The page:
The depressed office and industrial real estate markets in the Los Angeles region will start to recover in mid-2003, but a full rebound is more than a year away, according to a report released today by the Lusk Center for Real Estate at USC.
That means that the first half of next year should be an optimum period for office tenants to lock in rents before they increase, said Raphael Bostick, who conducted the study.
"By 2004, the region's office market should be in a full-blown recovery," said Bostick, "with declining vacancy rates, rising rents and less generous concessions from landlords, whose profit margins will noticeably improve."
Bostick, a former senior economist at the Federal Reserve, was hired a year ago to produce periodic real estate reports for USC using funds from a grant received from Los Angeles real estate developer Alan Casden. This is his first forecast.
Southern California's office market softened when the economy contracted in 2001. The office vacancy rate in Los Angeles County, for example, rose from slightly more than 12% in premium buildings in 2000 to more than 16% in the third quarter this year. Average asking rents stalled at $2.50 per square foot per month. To attract tenants, many landlords reduced rents and increased concessions such as space improvement allowances.
Vacancies will continue to fall slightly over the next two quarters, Bostick said. After that, the region's long-awaited economic recovery should begin to drive up occupancy rates, resulting in fewer landlord concessions and higher rents.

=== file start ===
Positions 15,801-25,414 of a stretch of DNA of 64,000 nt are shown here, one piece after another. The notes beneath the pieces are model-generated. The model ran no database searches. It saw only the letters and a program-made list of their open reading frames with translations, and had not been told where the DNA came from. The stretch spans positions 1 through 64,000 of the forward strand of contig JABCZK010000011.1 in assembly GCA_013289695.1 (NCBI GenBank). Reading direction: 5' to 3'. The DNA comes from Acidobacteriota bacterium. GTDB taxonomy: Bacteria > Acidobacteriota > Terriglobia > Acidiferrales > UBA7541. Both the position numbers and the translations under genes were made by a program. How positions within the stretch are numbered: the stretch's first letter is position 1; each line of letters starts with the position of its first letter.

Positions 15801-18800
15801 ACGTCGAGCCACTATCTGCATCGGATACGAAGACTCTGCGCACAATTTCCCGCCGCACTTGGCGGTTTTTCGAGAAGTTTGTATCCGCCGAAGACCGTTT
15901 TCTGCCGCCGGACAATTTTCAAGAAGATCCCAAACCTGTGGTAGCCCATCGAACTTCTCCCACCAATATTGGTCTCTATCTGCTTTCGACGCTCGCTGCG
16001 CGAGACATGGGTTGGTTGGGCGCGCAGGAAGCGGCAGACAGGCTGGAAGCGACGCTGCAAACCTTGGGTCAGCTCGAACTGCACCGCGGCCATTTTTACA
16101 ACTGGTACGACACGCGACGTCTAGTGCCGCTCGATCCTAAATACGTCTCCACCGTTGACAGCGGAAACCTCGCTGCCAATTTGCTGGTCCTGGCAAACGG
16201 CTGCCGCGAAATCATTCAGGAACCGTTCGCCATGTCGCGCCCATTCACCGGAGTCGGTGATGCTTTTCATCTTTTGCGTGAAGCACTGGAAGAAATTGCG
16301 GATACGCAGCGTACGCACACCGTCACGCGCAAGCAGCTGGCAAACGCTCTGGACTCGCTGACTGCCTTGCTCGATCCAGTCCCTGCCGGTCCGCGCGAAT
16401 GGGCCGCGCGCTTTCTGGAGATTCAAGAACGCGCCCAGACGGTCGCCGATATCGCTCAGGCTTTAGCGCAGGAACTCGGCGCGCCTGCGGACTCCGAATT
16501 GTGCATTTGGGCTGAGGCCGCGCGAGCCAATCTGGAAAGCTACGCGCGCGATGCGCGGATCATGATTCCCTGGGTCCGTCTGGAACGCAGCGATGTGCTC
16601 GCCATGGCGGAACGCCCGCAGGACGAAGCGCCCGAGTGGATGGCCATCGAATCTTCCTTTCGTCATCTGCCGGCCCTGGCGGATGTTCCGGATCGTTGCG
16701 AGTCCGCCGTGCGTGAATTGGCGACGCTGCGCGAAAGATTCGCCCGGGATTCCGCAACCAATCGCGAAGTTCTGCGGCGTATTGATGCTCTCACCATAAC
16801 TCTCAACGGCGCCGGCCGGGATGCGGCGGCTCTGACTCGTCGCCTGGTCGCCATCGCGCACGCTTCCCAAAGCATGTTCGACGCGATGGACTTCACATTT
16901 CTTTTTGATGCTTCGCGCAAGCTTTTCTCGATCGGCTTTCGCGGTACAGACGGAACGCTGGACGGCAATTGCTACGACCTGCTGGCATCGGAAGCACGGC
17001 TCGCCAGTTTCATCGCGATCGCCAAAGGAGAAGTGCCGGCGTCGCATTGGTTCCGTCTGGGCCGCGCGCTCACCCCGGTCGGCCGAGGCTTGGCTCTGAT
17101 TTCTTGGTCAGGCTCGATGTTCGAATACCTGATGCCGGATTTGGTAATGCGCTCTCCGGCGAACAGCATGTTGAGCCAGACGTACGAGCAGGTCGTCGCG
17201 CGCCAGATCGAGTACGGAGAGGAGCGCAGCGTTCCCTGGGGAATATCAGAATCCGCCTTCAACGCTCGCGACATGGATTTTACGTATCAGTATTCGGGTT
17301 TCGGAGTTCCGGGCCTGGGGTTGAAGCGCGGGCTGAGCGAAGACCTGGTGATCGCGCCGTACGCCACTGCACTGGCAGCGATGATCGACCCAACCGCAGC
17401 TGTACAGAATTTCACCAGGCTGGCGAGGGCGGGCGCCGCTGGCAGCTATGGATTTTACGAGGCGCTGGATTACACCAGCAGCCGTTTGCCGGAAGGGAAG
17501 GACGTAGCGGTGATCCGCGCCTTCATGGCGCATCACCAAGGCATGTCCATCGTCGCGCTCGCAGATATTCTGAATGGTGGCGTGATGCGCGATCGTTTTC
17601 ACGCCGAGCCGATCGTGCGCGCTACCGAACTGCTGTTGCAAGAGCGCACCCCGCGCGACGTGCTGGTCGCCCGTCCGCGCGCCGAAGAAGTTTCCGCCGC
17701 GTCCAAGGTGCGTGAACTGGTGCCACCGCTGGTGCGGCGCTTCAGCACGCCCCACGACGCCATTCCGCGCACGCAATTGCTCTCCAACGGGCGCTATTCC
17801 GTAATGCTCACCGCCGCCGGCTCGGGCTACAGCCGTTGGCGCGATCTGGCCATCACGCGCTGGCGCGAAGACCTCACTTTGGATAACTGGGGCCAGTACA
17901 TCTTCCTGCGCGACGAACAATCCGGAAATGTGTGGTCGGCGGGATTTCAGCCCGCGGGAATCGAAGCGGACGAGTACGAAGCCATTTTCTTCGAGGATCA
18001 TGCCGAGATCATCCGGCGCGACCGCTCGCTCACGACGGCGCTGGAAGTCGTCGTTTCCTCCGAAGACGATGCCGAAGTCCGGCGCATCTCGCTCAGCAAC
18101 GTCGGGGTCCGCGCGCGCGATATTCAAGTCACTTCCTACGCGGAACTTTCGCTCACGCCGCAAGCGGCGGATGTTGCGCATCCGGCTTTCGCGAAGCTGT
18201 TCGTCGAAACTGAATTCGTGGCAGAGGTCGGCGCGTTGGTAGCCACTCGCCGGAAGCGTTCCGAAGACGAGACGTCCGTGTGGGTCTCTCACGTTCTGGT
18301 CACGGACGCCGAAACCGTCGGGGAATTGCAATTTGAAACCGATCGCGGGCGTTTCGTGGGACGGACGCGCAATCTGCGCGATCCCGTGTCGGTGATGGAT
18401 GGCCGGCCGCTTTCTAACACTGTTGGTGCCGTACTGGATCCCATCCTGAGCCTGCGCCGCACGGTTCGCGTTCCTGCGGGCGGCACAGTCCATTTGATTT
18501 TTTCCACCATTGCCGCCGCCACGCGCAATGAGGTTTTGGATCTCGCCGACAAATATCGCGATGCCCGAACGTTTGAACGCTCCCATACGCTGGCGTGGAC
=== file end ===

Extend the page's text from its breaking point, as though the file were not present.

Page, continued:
Growth will come primarily from financial businesses, including banks and securities dealers, and service providers such as accountants and lawyers. Telecommunications tenants should make a comeback by 2004.
A regional breakdown suggests some markets will recover much faster than others:
* Los Angeles County: The brightest long-term prospects for office landlords are in the San Gabriel Valley, which performed well during the recession and appeals to businesses that are expected to lead the recovery. Its relatively low rents and proximity to key business centers make it attractive to tenants.
Other office districts expected to prosper and to eventually raise rents include downtown Los Angeles, Wilshire Center and the east San Fernando Valley. The Westside, in contrast, will continue to struggle as expensive space vacated by technology and communications businesses drags down the market.
Rents in the industrial market have held steady during the downturn and should remain flat through next year, then rise in 2004 as the county's manufacturing sector resumes growth and drives vacancy rates below 4%.
* Orange County: The office market was a casualty of the telecommunications and tech meltdowns. High vacancy rates -- the average jumped from 7.8% in late 2000 to more than 15% by the first quarter of 2002-- and falling or flat rents will continue to be the norm until the regional economy achieves a sustained rebound by the end of 2004.
Industrial rents and vacancies should remain flat through the third quarter of 2003, at which point the economy should recover strongly and push occupancy and rents up through 2004.
* Inland Empire: The strongest office markets -- Ontario Airport, Riverside and San Bernardino -- attract businesses involved in international trade and will experience tenant growth through the next 18 to 24 months. Rents will rise more slowly but show noticeable increases by the end of 2004.
The industrial market remained stable, even robust, through the economic slowdown, with vacancies topping at about 8% and annual rents steady at about $4.50 a square foot.
"Parts of the Inland Empire are recession-proof," Bostick said. He predicts that the region's concentration of international trade-related businesses will lift occupancy and rents over the next 24 months, but not dramatically.